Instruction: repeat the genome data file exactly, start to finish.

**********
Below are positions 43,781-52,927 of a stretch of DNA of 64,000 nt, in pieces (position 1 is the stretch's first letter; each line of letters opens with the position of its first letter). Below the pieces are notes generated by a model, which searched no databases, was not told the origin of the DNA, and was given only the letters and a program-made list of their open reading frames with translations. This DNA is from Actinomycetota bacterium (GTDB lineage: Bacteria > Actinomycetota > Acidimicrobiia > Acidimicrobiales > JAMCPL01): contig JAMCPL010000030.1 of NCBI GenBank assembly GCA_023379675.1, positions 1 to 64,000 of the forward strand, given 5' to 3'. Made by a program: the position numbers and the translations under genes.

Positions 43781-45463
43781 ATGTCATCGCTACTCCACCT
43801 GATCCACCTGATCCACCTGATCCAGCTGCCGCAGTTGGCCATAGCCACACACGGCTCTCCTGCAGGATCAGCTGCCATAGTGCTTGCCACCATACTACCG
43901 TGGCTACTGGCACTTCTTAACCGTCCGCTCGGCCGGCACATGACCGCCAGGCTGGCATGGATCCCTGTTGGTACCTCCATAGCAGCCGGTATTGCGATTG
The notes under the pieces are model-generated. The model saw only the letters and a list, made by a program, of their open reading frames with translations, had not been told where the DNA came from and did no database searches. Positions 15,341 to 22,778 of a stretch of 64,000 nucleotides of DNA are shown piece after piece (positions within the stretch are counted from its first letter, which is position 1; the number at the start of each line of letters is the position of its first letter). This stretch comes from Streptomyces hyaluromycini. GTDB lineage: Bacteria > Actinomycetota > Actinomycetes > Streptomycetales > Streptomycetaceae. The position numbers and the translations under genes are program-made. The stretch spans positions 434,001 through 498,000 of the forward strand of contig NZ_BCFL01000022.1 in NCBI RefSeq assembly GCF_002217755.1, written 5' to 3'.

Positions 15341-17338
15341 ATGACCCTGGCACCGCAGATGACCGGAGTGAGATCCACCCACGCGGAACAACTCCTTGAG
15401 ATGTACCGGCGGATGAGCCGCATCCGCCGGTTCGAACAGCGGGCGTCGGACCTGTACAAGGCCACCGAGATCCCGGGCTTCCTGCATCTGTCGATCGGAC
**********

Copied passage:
Below are positions 43,781-52,927 of a stretch of DNA of 64,000 nt, in pieces (position 1 is the stretch's first letter; each line of letters opens with the position of its first letter). Below the pieces are notes generated by a model, which searched no databases, was not told the origin of the DNA, and was given only the letters and a program-made list of their open reading frames with translations. This DNA is from Actinomycetota bacterium (GTDB lineage: Bacteria > Actinomycetota > Acidimicrobiia > Acidimicrobiales > JAMCPL01): contig JAMCPL010000030.1 of NCBI GenBank assembly GCA_023379675.1, positions 1 to 64,000 of the forward strand, given 5' to 3'. Made by a program: the position numbers and the translations under genes.

Positions 43781-45463
43781 ATGTCATCGCTACTCCACCT
43801 GATCCACCTGATCCACCTGATCCAGCTGCCGCAGTTGGCCATAGCCACACACGGCTCTCCTGCAGGATCAGCTGCCATAGTGCTTGCCACCATACTACCG
43901 TGGCTACTGGCACTTCTTAACCGTCCGCTCGGCCGGCACATGACCGCCAGGCTGGCATGGATCCCTGTTGGTACCTCCATAGCAGCCGGTATTGCGATTG
The notes under the pieces are model-generated. The model saw only the letters and a list, made by a program, of their open reading frames with translations, had not been told where the DNA came from and did no database searches. Positions 15,341 to 22,778 of a stretch of 64,000 nucleotides of DNA are shown piece after piece (positions within the stretch are counted from its first letter, which is position 1; the number at the start of each line of letters is the position of its first letter). This stretch comes from Streptomyces hyaluromycini. GTDB lineage: Bacteria > Actinomycetota > Actinomycetes > Streptomycetales > Streptomycetaceae. The position numbers and the translations under genes are program-made. The stretch spans positions 434,001 through 498,000 of the forward strand of contig NZ_BCFL01000022.1 in NCBI RefSeq assembly GCF_002217755.1, written 5' to 3'.

Positions 15341-17338
15341 ATGACCCTGGCACCGCAGATGACCGGAGTGAGATCCACCCACGCGGAACAACTCCTTGAG
15401 ATGTACCGGCGGATGAGCCGCATCCGCCGGTTCGAACAGCGGGCGTCGGACCTGTACAAGGCCACCGAGATCCCGGGCTTCCTGCATCTGTCGATCGGAC